Learning and Development (L&D) is an industry that loves acronyms – for learning platforms alone we’ve got LMS, LXP, IOL, SEP….the list, like the Energizer Bunny, goes on and on. For a lot of folks, the distinction between them is a bit hazy, but it doesn’t have to be. When it comes to Learning Management System (LMS) and Learning Experience Platform (LXP or LEP), the difference is simple – it boils down to who controls the content and the learning journey.

    Let’s break down the key differences and why they matter.

     

    The Basics: Defining Key Terms

    Learning Management System (LMS) is a common industry term. It’s what most people think of when they think of a training platform. The traditional approach, an LMS is the software where you house, deliver, and track your training content.

    Learning Experience Platform (LXP or LEP) is a newer term by comparison. It’s a platform where content is both curated and aggregated for personalized learner experience.

    Everything you need, nothing you don't

    The Spoke® learning platform provides a seamless experience between formal and informal learning. The results are 5.5x increase in training completion rates and 4x more user engagement.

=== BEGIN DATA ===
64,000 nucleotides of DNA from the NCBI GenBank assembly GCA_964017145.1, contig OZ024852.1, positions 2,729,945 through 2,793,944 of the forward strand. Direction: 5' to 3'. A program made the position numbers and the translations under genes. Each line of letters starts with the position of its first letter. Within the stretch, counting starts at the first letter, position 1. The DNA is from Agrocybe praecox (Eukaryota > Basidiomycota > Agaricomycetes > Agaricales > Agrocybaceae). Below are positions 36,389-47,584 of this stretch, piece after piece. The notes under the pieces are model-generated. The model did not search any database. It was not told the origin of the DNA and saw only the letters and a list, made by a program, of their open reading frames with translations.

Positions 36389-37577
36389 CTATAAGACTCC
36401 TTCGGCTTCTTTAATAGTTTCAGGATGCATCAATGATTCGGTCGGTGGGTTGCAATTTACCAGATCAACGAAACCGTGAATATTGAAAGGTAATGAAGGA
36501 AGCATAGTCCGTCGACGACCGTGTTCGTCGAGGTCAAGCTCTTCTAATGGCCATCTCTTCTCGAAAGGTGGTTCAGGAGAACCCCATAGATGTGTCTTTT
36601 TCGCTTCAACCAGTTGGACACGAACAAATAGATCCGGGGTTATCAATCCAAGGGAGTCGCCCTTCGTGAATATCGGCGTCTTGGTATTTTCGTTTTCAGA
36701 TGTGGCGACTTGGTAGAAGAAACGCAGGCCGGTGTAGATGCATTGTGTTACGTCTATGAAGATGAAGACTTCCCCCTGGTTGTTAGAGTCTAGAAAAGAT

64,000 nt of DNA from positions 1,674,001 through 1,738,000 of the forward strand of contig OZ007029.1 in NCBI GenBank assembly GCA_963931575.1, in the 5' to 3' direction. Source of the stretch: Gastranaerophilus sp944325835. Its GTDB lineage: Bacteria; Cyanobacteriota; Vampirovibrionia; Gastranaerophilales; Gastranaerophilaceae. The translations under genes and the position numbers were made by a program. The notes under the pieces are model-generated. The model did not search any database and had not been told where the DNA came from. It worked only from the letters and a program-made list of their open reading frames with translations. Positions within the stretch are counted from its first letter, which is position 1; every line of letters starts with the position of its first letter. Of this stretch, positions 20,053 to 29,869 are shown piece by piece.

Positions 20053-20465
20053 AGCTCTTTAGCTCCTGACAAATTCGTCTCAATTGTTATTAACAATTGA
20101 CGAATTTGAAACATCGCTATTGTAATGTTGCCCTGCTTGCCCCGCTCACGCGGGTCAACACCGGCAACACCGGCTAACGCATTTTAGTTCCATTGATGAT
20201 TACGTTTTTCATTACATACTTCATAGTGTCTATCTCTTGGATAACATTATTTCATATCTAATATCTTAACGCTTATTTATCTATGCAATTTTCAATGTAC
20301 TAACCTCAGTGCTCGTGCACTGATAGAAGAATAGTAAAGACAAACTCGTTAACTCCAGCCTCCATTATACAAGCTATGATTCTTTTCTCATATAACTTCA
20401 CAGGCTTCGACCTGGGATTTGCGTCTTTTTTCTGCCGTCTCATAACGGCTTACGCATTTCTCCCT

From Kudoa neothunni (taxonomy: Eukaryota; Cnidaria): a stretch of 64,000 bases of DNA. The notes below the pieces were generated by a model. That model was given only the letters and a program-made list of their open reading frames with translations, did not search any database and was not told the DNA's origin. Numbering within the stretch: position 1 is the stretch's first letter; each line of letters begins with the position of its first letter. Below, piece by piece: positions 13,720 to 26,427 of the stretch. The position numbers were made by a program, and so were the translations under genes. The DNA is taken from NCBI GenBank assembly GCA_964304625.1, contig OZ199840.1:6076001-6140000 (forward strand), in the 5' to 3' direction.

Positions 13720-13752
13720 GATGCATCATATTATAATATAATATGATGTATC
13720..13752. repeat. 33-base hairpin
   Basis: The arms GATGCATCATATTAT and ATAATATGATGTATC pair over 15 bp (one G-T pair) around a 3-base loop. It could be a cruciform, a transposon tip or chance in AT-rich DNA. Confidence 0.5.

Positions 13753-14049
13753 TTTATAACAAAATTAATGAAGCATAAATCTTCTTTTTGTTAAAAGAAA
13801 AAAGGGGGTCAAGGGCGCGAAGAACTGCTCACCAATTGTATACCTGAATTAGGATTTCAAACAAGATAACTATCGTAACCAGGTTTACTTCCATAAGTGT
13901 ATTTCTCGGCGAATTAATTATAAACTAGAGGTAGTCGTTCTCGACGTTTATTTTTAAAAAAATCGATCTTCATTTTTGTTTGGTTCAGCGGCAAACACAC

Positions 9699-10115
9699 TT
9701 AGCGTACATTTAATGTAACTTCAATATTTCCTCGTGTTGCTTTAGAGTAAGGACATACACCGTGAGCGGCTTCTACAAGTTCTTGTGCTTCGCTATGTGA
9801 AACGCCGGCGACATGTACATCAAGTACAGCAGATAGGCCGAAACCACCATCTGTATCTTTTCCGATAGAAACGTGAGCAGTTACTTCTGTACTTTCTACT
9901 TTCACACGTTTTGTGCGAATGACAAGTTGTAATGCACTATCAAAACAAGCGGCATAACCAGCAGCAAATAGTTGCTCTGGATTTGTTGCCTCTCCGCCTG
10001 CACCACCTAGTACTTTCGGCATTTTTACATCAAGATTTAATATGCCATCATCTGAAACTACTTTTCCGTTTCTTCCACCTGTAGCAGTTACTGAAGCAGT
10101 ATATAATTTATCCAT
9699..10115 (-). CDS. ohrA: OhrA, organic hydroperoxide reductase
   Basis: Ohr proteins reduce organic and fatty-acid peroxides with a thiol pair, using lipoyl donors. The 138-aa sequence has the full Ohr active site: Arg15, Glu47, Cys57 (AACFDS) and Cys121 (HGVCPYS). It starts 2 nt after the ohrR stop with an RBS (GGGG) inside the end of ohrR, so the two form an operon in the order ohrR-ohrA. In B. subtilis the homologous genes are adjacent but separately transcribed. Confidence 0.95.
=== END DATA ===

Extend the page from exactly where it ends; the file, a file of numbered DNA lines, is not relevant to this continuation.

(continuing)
Who Controls the Content

    In an LMS, the LMS administrator controls the content.  That could be someone in HR, someone on the leadership team, or a trainer. This individual uploads courses into the LMS and makes them available to learners.

    This person is typically also in charge of approving any user-generated posts that would appear within the system. If a learner asks a question, the admin must approve it before it appears for the general population. Think of this admin as the dam. They control the volume and flow of the content and hold back anything that isn’t essential. In an LMS, the admin has complete power over the content.

    Meanwhile, in an LXP, everyone helps curate the content. That means someone in HR may post something, but so could your field sales rep or front-desk team member. That’s because LXPs are built to be content aggregators; basically, the platform is a catchall for any content your team decides is valuable.

    With LXPs, the content is less curated than an LMS. It’s more like an open frontier.

    Since anyone in the system can add content, LXPs typically contain internal training, external resources, and loads of user-generated content. In that way, LXPs house much more diverse content and can foster more interaction between learners. For example, one learner may leave a comment on a training they found helpful or post a link to a URL that taught them something new. When another learner logs in, they see the comment or URL and are more willing to engage with it – that’s because it came from their peer in the same role, so it’s validated by someone else who does the same job and has the same needs.

    Considering that roughly 70-90% of learning happens informally (peer-to-peer or on-the-job), it’s no real surprise that the social engagement that comes so naturally in an LXP is helping this type of platform gain traction.

     

    Who Controls the Journey